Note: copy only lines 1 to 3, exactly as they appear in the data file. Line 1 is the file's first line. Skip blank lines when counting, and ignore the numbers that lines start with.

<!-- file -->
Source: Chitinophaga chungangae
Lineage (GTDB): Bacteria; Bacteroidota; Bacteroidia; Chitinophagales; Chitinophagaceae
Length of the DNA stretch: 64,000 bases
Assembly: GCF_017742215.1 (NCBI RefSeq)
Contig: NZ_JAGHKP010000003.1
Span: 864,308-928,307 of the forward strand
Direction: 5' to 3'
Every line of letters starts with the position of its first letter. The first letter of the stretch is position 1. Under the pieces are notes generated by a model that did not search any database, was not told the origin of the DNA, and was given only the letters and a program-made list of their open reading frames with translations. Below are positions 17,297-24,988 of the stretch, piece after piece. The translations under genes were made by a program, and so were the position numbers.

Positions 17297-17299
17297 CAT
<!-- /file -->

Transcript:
Source: Chitinophaga chungangae
Lineage (GTDB): Bacteria; Bacteroidota; Bacteroidia; Chitinophagales; Chitinophagaceae
Length of the DNA stretch: 64,000 bases